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Born in Tehran, Iran, Dr. Pardis Sabeti came to the United States with her family, at the young age of two, in search of the American Dream. Thirty years later, she has not only lived the dream, but has redefined it for immigrant women everywhere, rising to the top of the scientific world by developing an algorithm which explains the effects of genetics on the evolution of disease, and reigniting hopes for cures to diseases like Malaria and Tuberculosis which have eluded scientists for years.
That she was destined for greatness became evident early on in her academic life. Sabeti completed her undergraduate degree at MIT and continued her education at Oxford as a Rhodes Scholar, before returning to the U.S. to earn her medical degree from Harvard Medical School where she became the third woman ever to graduate summa cum laude.
Sabeti is now an Assistant Professor in the Center for Systems Biology and Department of Organismic and Evolutionary Biology at Harvard University where she is continuing her research, using her algorithm to deconstruct the malaria parasite to see how the parasite has evolved. By seeing how the parasite has evolved to develop drug resistances, she hopes to detect genetic vulnerabilities in malaria’s makeup. If she’s successful, future cures will be designed to attack those weaknesses.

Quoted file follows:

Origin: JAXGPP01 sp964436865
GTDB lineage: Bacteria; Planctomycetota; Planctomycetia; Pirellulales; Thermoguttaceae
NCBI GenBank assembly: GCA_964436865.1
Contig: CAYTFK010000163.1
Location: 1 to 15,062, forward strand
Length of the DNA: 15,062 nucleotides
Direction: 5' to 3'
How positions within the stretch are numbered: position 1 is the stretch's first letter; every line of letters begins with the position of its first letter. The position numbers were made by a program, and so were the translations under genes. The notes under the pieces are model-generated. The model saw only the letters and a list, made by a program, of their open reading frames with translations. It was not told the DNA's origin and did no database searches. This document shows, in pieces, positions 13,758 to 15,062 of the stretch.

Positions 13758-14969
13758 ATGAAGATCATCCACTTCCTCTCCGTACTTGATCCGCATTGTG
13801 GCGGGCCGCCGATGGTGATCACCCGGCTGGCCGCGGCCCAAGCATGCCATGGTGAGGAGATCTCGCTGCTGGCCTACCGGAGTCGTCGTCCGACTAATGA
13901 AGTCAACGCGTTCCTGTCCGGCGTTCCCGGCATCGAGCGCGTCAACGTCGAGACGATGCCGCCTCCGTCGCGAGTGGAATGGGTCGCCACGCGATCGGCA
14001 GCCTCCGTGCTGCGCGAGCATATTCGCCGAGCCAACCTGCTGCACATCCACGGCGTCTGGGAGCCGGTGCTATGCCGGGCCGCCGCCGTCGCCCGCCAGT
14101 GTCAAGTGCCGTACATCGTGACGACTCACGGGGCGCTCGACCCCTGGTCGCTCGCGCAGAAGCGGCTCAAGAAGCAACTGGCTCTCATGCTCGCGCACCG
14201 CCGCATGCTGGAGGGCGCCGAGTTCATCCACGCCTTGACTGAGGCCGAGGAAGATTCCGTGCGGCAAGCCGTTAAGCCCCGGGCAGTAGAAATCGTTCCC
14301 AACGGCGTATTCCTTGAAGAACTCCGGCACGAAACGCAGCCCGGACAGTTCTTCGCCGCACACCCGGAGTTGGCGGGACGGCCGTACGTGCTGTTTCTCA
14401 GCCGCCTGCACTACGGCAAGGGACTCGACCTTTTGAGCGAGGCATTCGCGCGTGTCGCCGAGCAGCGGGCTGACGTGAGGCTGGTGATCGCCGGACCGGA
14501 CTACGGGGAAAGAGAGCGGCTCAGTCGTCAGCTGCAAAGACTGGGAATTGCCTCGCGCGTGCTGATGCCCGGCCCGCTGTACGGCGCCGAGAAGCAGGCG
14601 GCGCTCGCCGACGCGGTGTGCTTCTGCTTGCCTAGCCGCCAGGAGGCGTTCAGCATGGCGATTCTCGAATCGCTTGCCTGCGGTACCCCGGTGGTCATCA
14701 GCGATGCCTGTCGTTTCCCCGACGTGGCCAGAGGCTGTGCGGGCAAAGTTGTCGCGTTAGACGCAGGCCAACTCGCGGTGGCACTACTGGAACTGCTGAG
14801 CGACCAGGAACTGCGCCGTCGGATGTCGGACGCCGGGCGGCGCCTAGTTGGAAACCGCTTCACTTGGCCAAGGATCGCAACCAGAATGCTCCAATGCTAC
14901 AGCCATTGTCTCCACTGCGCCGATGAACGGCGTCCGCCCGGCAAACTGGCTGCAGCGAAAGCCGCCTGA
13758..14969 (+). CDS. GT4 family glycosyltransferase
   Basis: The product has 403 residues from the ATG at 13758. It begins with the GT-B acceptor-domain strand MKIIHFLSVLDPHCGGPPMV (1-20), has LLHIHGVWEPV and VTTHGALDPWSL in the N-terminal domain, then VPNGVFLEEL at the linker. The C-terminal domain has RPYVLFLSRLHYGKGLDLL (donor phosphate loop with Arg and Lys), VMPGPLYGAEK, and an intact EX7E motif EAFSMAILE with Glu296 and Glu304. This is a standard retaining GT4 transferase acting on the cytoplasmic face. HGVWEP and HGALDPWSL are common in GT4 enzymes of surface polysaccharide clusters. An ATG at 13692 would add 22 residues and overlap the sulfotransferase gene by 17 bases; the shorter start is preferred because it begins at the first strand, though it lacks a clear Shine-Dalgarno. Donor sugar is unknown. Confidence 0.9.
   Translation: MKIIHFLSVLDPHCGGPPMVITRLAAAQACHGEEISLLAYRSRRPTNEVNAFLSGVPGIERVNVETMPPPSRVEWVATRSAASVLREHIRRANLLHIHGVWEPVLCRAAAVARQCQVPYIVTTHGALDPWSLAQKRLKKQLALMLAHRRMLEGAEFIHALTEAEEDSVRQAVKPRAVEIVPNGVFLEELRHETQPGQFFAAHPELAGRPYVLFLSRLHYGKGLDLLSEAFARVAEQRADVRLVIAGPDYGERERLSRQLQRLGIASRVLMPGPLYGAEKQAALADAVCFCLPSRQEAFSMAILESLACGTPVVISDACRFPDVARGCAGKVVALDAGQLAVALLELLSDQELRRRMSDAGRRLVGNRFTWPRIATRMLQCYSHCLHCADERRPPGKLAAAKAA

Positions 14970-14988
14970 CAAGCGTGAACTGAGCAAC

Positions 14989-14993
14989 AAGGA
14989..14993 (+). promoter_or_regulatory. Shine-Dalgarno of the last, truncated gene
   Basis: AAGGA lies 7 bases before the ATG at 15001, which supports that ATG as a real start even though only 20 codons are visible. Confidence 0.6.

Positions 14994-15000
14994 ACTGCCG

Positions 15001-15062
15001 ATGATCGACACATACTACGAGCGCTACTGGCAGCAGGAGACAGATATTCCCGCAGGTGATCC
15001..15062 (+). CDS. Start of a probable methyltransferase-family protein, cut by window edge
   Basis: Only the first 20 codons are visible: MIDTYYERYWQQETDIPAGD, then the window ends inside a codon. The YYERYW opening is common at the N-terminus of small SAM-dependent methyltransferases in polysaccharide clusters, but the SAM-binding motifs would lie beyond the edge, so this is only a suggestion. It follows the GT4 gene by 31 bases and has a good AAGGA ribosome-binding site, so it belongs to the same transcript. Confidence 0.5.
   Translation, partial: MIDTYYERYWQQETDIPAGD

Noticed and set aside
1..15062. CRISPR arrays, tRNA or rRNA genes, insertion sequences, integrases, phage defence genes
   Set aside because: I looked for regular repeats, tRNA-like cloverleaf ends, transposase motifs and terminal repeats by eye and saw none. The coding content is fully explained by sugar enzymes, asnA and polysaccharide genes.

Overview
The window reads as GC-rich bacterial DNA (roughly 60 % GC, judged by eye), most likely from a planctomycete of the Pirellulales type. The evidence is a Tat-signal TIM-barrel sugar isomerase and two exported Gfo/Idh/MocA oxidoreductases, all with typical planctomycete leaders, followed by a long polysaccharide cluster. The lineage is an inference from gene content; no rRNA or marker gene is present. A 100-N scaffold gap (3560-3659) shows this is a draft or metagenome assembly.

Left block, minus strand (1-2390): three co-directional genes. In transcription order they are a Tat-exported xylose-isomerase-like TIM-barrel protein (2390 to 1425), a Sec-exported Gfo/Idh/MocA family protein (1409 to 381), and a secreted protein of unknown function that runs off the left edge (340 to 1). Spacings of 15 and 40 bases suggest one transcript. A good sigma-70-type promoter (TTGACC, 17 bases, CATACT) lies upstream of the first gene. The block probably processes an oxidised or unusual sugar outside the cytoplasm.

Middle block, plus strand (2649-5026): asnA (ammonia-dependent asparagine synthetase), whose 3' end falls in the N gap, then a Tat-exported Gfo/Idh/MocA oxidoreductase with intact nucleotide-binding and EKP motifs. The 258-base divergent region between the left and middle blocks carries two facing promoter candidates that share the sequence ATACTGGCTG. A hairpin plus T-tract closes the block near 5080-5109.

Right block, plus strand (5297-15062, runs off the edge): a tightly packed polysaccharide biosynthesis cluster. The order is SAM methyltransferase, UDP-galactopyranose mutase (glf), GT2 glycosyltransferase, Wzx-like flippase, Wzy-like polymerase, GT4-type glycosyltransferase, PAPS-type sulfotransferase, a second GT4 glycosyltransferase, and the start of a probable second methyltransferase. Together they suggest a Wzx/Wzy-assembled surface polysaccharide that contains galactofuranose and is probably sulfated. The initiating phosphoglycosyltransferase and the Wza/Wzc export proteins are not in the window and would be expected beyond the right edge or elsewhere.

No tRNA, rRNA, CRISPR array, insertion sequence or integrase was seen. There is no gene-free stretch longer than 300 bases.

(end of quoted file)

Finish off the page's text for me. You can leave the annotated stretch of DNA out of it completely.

Sabeti has not only received a Burroughs Wellcome Fund Career Award in the Biomedical Sciences but was named a Trailblazer by Science and Spectrum magazine as one of the top minorities in science. She is also one of the first recipients of a L’Oreal Women in Science fellowship award and named by the London Daily Telegraph as one of the “top 100 living geniuses”. She was also a panelist at this year’s World Economic Forum in Davos, Switzerland.
But the genius doesn’t stop there. Sabeti is also the lead singer of the alt-rock band Thousand Days. She not only plays the bass and guitar, but writes her own lyrics, peppering her songs with persian words and phrases, which she says highlights how proud she is of her Iranian heritage.